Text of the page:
Here, Oklahoma State's quarterback is given entirely way too much time to find the open receiver. Despite being beat on the underneath curl, Howard instinctively breaks on the receiver. Though he is a step late, he does enough to break up the pass, resulting in an incompletion.
Here, Howard reads and reacts to the screen simultaneously. He is able to slip between two blocks, leaving a lasting hit on the receiver. Howard shows off his football IQ , in addition to his ability to change direction. He breaks off his designated receiver to make the play.
Below is another example of Xavien Howard's ability to read and react to a play.
In this play, Howard maintains good coverage for the duration of the play. With pressure mounting, the quarterback has no choice but to throw the safe pass to the underneath wide receiver. Howard is in great position to make the play for a short gain.
Here, Howard is in off-man coverage. As soon as the ball is snapped, the quarterback takes a shot deep to the intended receiver. Howard remains in perfect coverage through the duration of the play, breaking up the pass in the end zone. Great coverage.
Although it appears the wide receiver made the reception, the result of the play should have been offensive pass interference. Howard has good position on the receiver, who uses his right arm to create separation. Bad break for Howard and the Baylor Bears.
In this play, the quarterback buys enough time to take a shot deep. Unfortunately for Texas Tech, Xavien Howard breaks off of his intended wide receiver, timing the interception perfectly. With the ball in his hands, Howard showcases his 4.58 speed, moving the ball deeper into Texas Tech territory.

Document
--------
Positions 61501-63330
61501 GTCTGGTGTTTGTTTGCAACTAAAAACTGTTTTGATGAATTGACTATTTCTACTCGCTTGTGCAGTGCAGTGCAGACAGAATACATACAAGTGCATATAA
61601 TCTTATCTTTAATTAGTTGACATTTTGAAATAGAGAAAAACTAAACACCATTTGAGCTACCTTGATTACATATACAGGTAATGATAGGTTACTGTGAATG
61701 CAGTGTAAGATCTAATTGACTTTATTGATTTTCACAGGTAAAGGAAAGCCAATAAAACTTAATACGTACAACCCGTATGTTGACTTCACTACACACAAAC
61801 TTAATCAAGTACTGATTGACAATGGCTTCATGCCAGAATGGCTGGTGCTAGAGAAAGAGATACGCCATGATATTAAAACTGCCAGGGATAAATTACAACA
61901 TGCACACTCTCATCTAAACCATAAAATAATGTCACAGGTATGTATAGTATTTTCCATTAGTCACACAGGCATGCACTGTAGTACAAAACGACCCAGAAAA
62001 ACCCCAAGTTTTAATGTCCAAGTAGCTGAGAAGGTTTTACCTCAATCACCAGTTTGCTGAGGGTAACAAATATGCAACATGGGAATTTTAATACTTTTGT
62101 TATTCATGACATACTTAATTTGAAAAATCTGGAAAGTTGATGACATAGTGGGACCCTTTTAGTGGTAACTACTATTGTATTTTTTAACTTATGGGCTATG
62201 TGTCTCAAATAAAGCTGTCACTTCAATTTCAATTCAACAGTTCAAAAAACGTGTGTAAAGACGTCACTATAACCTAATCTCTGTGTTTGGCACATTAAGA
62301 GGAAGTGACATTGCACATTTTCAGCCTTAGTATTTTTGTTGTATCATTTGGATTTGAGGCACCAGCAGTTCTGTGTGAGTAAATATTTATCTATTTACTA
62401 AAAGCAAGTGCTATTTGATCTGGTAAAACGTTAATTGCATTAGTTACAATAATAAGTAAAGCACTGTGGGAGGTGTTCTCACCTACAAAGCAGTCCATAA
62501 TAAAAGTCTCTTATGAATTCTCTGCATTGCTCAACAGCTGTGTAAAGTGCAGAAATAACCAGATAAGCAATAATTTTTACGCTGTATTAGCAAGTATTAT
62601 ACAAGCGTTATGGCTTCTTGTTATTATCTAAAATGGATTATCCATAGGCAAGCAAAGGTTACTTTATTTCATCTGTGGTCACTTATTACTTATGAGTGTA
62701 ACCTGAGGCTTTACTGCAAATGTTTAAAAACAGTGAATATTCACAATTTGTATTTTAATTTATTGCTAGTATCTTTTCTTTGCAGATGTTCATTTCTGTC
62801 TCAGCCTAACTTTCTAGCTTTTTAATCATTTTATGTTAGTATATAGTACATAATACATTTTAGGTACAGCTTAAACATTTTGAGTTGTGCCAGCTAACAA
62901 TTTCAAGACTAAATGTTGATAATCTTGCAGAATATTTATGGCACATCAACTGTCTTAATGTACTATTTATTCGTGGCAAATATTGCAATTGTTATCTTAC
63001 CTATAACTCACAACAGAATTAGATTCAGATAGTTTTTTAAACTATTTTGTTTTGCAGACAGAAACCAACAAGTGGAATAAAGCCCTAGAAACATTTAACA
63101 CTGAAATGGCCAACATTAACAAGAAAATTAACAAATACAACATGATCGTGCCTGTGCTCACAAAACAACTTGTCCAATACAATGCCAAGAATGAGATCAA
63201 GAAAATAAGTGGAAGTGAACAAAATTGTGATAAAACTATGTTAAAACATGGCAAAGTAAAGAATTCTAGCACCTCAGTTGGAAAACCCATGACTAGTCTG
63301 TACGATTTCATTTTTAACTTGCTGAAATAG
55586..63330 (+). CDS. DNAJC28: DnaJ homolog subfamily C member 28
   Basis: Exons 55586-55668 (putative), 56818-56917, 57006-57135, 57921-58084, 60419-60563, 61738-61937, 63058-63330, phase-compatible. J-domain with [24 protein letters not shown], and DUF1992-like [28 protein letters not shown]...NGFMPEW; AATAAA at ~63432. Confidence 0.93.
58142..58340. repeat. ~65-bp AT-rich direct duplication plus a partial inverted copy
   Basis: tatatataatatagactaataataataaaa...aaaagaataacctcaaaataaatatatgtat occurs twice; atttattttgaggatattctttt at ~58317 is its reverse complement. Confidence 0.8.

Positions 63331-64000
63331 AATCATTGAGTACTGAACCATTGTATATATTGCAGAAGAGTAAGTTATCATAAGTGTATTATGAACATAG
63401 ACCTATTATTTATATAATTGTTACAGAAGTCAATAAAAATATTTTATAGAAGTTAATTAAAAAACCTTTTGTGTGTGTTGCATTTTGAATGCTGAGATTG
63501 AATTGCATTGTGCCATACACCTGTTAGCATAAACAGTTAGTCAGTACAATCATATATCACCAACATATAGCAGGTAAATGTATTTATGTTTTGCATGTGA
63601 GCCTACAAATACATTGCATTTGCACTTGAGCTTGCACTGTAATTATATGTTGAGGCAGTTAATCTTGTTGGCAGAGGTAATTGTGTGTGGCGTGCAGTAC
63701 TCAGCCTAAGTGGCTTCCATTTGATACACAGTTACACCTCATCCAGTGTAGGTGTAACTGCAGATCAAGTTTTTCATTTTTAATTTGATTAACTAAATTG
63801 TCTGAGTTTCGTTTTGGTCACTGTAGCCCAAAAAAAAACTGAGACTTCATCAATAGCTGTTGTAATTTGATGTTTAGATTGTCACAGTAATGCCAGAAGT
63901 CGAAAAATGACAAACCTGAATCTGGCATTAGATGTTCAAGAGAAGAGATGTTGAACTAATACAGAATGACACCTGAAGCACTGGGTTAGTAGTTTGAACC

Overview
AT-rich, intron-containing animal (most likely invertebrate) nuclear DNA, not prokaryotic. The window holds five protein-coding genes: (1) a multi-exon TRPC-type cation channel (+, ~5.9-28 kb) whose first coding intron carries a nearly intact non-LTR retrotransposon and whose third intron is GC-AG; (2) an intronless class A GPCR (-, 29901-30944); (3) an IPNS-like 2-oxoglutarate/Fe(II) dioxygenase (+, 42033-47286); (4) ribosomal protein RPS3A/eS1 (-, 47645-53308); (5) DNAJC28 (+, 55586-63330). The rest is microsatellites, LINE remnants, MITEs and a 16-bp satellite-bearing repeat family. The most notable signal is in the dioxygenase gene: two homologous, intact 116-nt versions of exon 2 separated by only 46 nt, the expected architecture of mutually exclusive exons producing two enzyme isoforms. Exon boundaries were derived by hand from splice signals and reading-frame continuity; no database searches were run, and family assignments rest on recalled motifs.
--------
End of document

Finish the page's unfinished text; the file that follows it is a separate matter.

Here, Xavien Howard is in poor position to make a play on the football. Not only does he give the wide receiver a free release from the line, he takes a poor angle on the intended pass. The end result? A 70+ yard touchdown as a result of Howard's poor coverage.
Here is another example of Howard giving up an easy underneath completion.
Though Howard is in great coverage to make the play, he gets a bit too hands on with the wide receiver. The end result is a costly pass interference penalty against Howard.
Thankfully for Howard, the quarterback was unable to complete the pass.
Despite the great coverage, Howard is unaware of how close to the sideline he is. By the time he turns around to locate the football, Howard is already out of position. He makes one last effort to break up the pass, before being turned inside out by the intended wide receiver.
Whether or not Xavien Howard begins the season as the Dolphins’ starting cornerback, the team expects the second-round draft pick to outwork his fellow teammates, eventually earning the starting job. Howard is an ideal fit for the scheme Vance Joseph and Co. intend to implement in Miami. His physicality on the outside will make life hard on opposing wide receivers, giving the defensive line more time to attack the quarterback. If Howard wants to succeed at the next level, he will have to do a better job of locating the football. In the end, the Dolphins like what they see in Howard. They believe he’s a perfect fit opposite of Byron Maxwell and will give him every opportunity to succeed. If Howard can cut back on the mental mistakes, the Dolphins may have found their cornerback of the future.